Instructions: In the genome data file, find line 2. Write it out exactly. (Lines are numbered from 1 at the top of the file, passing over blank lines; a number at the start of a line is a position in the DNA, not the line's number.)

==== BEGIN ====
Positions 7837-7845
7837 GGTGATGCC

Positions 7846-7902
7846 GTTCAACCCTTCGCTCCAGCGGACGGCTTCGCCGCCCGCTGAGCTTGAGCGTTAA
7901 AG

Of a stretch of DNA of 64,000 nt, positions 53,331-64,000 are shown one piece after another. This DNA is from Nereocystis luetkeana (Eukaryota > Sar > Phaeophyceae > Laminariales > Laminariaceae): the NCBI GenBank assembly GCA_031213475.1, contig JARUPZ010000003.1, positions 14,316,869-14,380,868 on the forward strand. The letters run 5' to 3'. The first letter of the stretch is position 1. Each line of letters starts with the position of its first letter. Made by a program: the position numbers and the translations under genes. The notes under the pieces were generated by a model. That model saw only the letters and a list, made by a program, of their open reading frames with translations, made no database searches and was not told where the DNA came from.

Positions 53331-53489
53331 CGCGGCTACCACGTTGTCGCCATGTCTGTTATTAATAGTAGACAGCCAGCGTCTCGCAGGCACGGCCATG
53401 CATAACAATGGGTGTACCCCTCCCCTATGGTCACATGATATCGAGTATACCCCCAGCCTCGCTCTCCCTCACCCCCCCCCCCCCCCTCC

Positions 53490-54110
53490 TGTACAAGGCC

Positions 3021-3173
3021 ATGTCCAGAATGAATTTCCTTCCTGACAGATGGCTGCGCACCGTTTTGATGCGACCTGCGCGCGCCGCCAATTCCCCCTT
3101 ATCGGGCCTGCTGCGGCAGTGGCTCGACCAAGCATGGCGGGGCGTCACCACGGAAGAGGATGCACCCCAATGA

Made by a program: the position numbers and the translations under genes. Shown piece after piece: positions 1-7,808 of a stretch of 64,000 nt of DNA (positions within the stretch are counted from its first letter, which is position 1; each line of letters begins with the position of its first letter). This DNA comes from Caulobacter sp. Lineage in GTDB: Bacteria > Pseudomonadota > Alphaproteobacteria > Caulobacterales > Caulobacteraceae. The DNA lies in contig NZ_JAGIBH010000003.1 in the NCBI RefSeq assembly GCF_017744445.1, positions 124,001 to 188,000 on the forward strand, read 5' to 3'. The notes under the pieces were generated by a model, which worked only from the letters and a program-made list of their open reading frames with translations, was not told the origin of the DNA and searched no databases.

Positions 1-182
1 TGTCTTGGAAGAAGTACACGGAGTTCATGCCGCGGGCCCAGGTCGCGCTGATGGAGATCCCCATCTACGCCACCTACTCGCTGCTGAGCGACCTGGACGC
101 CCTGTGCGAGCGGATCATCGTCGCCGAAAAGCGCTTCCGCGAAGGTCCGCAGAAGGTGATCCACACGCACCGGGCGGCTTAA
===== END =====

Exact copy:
7837 GGTGATGCC